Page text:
at least in My lifetime.

    Now the Taiwan made versions include a Dynamo in the front, hub too.. ..

  20. #20
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    Mechanical disk brakes far superior to anything else out there for winter commuting. You can always upgrade your front fork to use disks.

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    You know...there really *are* plenty of people out there who are using rim brakes in the winter, winter after winter, and they've worked fine. Discs are probably better if you're willing the spend the money. We get it - ok?

    Any chance we could get back to the original question, which was wondering if one style of rim brake would work better than another?

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    Quote Originally Posted by clasher View Post
    I noticed my V-brakes squeal like banshees in the cold. I'd go disc if I had money to start over.
    This is funny - it is only my discs that squeal like banshees in the cold. Or if they get wet. It's a pretty common thing with disc brakes.

    Don't have that problem with my rim brakes, though to be fair I don't ride my rim brakes when there's snow on the ground (have ridden them below freezing a few times before the snow though).

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    Ditching the V's, Canit on order, disc and rollers in the stable

    Has anyone thought up a crud scraper for the rim brake? Seem like an obvious must have. Hard plastic, like a cheep ice scraper, spring mounted to the pad, or the brake that will contact the rim, when brakes are engaged, and take off the majority of the grit, ice, and snow, before it gets to the pads and loads them up with nasty stuff.
    I road last year with canti's and did not really have much of a problem with stopping power, but the springs did get loaded with snow/ice. I have a new bike for rain/winter this year and the short V brakes will not allow the touring fenders on the cross fork. I have a two pair of canti's in my Amazon basket for $20, and they have sealed springs. Brake cables did not freeze last winter, only shifter cables, so I not really worried about that this year.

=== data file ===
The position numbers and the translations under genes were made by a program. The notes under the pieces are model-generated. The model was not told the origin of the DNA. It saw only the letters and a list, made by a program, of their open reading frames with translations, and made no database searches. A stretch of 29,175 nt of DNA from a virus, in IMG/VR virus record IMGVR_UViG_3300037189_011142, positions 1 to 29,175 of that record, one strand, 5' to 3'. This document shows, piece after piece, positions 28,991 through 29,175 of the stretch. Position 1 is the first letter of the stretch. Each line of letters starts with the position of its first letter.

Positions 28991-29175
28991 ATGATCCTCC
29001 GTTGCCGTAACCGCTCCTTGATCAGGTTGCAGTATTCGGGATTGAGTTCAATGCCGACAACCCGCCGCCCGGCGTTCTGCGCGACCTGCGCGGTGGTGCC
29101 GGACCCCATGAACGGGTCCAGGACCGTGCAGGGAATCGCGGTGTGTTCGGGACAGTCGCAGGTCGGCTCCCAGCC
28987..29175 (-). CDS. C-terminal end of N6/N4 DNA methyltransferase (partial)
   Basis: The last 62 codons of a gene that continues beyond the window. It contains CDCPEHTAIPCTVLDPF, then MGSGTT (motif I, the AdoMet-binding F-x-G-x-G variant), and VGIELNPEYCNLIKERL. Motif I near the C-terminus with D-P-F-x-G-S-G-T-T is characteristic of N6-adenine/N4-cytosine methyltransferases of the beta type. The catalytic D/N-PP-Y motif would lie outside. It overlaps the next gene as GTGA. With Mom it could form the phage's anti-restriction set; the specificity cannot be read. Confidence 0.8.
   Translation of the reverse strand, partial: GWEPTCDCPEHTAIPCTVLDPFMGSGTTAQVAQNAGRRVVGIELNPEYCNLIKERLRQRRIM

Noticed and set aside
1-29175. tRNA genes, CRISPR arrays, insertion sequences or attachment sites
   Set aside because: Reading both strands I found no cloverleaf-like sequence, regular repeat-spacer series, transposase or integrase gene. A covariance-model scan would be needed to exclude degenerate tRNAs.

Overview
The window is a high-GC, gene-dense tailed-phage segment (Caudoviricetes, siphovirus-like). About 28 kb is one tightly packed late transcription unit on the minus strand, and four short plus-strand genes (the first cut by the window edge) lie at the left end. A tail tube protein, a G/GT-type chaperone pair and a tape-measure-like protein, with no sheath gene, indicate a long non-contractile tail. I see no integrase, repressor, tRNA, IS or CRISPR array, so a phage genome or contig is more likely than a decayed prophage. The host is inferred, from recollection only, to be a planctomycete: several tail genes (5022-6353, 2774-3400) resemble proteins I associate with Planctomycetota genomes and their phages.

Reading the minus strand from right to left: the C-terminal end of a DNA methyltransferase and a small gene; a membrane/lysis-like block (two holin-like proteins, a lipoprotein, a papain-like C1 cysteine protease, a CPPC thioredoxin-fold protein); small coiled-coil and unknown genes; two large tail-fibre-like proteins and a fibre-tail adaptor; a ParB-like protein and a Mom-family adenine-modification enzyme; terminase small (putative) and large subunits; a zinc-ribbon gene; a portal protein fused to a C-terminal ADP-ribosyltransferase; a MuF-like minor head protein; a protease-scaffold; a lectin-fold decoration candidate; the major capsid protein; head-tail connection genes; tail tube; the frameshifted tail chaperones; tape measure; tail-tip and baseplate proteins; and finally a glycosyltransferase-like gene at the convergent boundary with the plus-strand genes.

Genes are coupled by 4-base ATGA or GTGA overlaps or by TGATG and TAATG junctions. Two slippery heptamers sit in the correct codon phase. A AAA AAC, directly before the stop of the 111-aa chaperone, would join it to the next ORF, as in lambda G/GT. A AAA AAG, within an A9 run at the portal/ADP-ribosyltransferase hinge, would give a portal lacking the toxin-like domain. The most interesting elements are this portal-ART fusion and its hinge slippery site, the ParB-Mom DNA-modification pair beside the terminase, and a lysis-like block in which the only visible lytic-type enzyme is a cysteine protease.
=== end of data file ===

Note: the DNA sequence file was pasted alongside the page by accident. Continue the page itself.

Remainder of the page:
The wife has decided to get a winter bike too and she liked a model with a disc brake on the fork and a roller in the rear. Both cable, we will see how they preform. And you can guess who will be fixing any problem/discomfort that happen to plague the bikes.

  24. #24
    Single-serving poster electrik's Avatar
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    Quote Originally Posted by JAHowe View Post
    Has anyone thought up a crud scraper for the rim brake? Seem like an obvious must have. Hard plastic, like a cheep ice scraper, spring mounted to the pad, or the brake that will contact the rim, when brakes are engaged, and take off the majority of the grit, ice, and snow, before it gets to the pads and loads them up with nasty stuff.
    I road last year with canti's and did not really have much of a problem with stopping power, but the springs did get loaded with snow/ice. I have a new bike for rain/winter this year and the short V brakes will not allow the touring fenders on the cross fork. I have a two pair of canti's in my Amazon basket for $20, and they have sealed springs. Brake cables did not freeze last winter, only shifter cables, so I not really worried about that this year.
    The wife has decided to get a winter bike too and she liked a model with a disc brake on the fork and a roller in the rear. Both cable, we will see how they preform. And you can guess who will be fixing any problem/discomfort that happen to plague the bikes.

    MTB cartridge already have a chevron on the front to plow dirt off... if you want to clean the rims - drag your brake. For most people this would be annoying.